Lately, I've been trying to plan more.
See, I was never a fan of planning. I had no plan for life in school and ended up studying CS in college because my classmates did it and my mom told me to do it (thanks, mom!). And because I liked computers more than people back then. I quit my first job because I didn't feel like combining it with studies, I quit my second job abroad because I got bored (and homesick), I ended up freelancing, then business, then product management, then consulting.
I also didn't plan to get a rescue diver's license (I just said yes when I wanted to say no), a skydiving license (it just sounded like fun), a motorcycle license (it felt like a cool idea), and I didn't plan to do a whole bunch of other stuff that I ended up doing. A lot of it was fun, some of it wasn't, but most of it wasn't part of my plan for life because I never really had one. The idea of having a plan felt boring so I went with spontaneity and a general direction for life instead.
But there's a drawback to this approach. Spontaneity is great for discovering new things, staying alive, and living a more creative life, but it's not great for maintaining a specific direction, seeing things through, and achieving bigger goals. As Antoine de Saint-Exupéry apparently said (according to Google), "A goal without a plan is just a wish".
And lately, I've been feeling like a lot of my goals are just that – wishes. I've repeatedly found myself having not enough time for all of my priorities while simultaneously procrastinating away whatever free time I did have because there was no specific, actionable list of things I could be doing next.
It made me feel terrible, so I finally decided to do something about it. It's now been about three weeks since I started turning my idea checkboxes and Someday Things into projects and tasks, splitting them up into finishable chunks, and dropping them into my task manager (it's my version of a calendar) with timeframes attached to them.
My brain's having mixed feelings about this, but it's totally worth it. I still don't enjoy planning, but I love getting things done – and having a bit of a structure and an actionable plan allows me to get SO. MANY. MORE things done.
Counterintuitively, structuring my time gives me more freedom, not less. Plans and retrospectives made me better at estimating how much time things take (who'da thunk!), and having an actionable list in front of me makes it easy to jump right into doing without thinking too much. This cuts down on procrastination, which allows me to enjoy spontaneity that much more.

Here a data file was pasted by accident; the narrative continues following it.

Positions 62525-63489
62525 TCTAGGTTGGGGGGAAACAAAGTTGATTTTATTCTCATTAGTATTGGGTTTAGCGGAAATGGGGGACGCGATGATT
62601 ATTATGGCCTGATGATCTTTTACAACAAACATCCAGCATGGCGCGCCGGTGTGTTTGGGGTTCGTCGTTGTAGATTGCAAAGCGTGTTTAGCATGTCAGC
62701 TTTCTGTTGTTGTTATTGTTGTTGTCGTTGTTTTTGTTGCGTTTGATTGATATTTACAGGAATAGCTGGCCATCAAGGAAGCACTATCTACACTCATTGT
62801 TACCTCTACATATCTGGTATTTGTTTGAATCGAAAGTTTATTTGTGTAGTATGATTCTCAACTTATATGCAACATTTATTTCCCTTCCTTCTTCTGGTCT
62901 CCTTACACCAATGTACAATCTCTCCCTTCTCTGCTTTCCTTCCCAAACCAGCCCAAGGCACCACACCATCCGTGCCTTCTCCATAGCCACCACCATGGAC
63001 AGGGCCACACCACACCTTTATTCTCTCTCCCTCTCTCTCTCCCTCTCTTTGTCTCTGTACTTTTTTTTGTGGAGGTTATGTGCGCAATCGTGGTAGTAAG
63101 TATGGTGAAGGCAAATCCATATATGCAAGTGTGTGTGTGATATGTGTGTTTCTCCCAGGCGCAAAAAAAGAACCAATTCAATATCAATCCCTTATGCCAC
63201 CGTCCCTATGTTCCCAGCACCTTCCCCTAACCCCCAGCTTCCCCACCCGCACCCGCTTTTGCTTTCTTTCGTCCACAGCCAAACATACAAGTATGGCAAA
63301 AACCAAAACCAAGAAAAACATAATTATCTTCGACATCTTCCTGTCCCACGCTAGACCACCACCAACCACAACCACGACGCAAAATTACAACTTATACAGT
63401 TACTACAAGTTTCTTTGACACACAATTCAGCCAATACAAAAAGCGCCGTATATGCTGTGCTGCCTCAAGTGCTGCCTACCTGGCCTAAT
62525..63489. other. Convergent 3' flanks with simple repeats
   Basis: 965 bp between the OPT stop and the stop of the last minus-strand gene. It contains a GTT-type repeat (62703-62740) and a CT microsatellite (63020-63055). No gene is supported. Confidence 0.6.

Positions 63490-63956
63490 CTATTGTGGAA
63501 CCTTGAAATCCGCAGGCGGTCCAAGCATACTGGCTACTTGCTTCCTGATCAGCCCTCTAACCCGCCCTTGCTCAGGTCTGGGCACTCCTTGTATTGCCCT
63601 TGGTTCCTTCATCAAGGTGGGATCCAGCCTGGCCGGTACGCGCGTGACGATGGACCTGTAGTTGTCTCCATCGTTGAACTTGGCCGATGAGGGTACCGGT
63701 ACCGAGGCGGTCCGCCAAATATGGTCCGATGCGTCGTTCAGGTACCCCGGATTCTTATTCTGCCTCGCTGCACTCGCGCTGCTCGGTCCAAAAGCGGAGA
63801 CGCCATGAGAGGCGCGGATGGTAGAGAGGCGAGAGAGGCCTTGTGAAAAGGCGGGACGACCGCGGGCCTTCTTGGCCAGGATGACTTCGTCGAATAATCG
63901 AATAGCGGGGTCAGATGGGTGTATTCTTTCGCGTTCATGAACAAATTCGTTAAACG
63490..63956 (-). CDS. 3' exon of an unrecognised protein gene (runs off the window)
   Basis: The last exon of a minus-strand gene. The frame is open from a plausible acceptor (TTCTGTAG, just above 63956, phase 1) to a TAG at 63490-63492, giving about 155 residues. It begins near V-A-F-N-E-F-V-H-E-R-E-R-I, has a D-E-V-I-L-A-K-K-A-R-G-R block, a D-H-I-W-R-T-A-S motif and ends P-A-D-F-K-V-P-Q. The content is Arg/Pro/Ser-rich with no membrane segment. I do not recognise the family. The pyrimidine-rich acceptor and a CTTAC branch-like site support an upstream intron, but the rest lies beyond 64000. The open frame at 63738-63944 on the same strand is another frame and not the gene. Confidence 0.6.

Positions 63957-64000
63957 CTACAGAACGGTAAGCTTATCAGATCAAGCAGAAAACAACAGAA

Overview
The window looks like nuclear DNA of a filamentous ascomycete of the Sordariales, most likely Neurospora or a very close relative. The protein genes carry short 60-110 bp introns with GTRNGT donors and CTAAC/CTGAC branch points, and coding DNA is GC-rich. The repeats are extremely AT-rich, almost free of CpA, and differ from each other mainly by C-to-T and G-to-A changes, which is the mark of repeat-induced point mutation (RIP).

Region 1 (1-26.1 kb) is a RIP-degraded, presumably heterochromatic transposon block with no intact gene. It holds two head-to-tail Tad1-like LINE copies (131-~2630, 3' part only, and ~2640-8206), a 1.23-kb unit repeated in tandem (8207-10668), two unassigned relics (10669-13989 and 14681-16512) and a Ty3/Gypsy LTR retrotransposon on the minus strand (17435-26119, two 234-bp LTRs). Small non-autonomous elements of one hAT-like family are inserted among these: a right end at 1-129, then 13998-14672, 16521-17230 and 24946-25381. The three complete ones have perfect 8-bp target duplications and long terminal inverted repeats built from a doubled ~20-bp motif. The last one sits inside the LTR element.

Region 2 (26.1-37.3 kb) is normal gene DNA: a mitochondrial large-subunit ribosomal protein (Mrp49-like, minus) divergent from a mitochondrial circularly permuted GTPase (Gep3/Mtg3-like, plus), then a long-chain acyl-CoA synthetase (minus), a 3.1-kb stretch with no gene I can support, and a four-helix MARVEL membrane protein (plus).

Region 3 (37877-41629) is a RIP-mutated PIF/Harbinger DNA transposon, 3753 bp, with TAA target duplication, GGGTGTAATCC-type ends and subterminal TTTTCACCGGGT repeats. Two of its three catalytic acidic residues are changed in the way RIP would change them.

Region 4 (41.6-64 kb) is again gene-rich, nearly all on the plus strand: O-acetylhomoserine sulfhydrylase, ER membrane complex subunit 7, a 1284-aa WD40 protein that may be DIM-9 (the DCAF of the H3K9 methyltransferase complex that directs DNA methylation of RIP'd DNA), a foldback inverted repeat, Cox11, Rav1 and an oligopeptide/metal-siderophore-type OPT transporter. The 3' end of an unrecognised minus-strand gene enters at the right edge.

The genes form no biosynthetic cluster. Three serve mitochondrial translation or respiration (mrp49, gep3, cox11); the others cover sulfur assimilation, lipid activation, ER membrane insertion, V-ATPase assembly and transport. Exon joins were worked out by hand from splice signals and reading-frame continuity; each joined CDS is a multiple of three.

And spontaneity still happens. After all, my plans are designed to be broken!
Sensibly, of course.
Have a sensibly structured week,
A few thoughts
Leading the conversation. It's not that hard to assume an active role in a conversation if you practice it deliberately. How do you practice it? Actively think about the things you can say instead of staying quiet or going "aha" and "yeah" – and then just say them without thinking too much. Dumb jokes work great. I've been practicing feeling ok about looking stupid in conversations and it helped make my conversations that much more fun.
A fallback routine. You can plan all you want, but life doesn't always care about your plans. It helps to have a fallback plan or a routine you can gracefully fail back into when your main plan doesn't work out instead of failing with abandon.
Socialization without procrastination. I love hanging out with people, but it often puts my mind into a relaxed and procrastinative state afterward. Lately, I've been trying to decouple these two things by socializing mindfully and staying sharp in the process. Too early to judge yet, but I think it's paying off!
It's been a couple weeks since I last spent quality time reading, so I'm sharing some of the older stuff I liked. That's one problem with being "too productive".
The man who walked around the world: Tom Turcich on his seven-year search for the meaning of life "He started to make plans. He didn’t want to just see a bit of the world: if possible, he was going to see all of it. “Because the world is complex and vast, and because my general temperament is pretty timid and more towards the shy side, I wanted to be forced into adventure. The point of adventure is it’s uncomfortable and you have to grow in it."
Incompetent but Nice "It’s that fourth quadrant that I keep coming back to, and have trouble with. What do you do about someone who’s really nice but can’t seem to do the work?"
The fun part
I just can't for the love of me decide what to do about this section. In the meantime, here – have a dog (her name's Odi and she's a good girl):